On Jan. 8, George Will *68 wrote a Washington Post column, “Wokeness comes for a statue,” and questioned the wisdom of a demand, by some, to remove the statue of John Witherspoon from campus because he owned two slaves (On the Campus, January issue). I replied in a letter published by The Washington Post on Jan. 13 that I agreed with him and cautioned that it is myopic to judge too harshly the behavior of others through a historical lens of several centuries.

I suggested that instead of removing Witherspoon’s statue, it would be more instructive to erect two additional statues to acknowledge the significant contributions and courage of two Princetonians to the civil rights movement in the 1960s. John Doar ’44 provided legal support to freedom riders and other civil rights activists and escorted James Meredith to register at the University of Mississippi in 1962. Nicholas Katzenbach ’45 represented the federal government at the “Stand in the Schoolhouse Door” at the direction of John F. Kennedy ’39 and confronted then Alabama Gov. George Wallace, who unsuccessfully tried to prevent the enrollment of two Black students, Vivian Malone and James Hood, at the University of Alabama in June 1963.

Statues are intended to commemorate, but they should also educate. The mission of Princeton, above all else, is to educate. I would suggest that the statues of Doar and Katzenbach should be placed on either side of Witherspoon not only to acknowledge the mistakes of the past, but to emphasize the progress that has been made and to remind us all of how much work on racial harmony remains to be done. A small plaque with a short history of the actions of the three men at the base of the statues would enhance the education of all who pass by. It should also be remembered that Witherspoon was the only college president who was a signer of the Declaration of Independence. Where would racial justice be today without that document? Interpretation of history is not straightforward, it is nuanced. All historical figures have blemishes, as did Witherspoon. If the statue of Witherspoon is removed and nothing more, the opportunity for education disappears as well.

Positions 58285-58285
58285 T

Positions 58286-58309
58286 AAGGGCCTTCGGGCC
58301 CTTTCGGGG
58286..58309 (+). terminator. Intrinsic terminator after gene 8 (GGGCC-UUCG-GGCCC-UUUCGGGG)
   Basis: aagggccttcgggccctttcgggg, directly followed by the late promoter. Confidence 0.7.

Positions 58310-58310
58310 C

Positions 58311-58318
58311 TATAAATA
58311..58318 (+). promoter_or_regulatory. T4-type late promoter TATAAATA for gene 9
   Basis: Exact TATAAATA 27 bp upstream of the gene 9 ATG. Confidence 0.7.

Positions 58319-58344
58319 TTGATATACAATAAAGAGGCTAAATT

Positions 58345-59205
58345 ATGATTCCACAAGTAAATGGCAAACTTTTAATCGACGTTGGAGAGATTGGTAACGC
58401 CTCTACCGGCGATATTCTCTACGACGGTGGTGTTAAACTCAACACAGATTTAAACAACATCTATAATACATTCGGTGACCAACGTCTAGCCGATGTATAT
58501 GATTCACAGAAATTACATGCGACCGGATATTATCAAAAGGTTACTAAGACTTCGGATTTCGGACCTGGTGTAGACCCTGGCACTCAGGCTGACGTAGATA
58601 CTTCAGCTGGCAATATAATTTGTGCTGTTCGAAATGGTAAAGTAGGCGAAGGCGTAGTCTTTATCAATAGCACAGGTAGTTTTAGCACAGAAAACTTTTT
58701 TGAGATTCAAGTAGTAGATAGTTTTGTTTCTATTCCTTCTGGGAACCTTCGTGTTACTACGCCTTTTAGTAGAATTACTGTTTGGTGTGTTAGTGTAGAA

Kevin R. Loughlin ’71
Boston, Mass.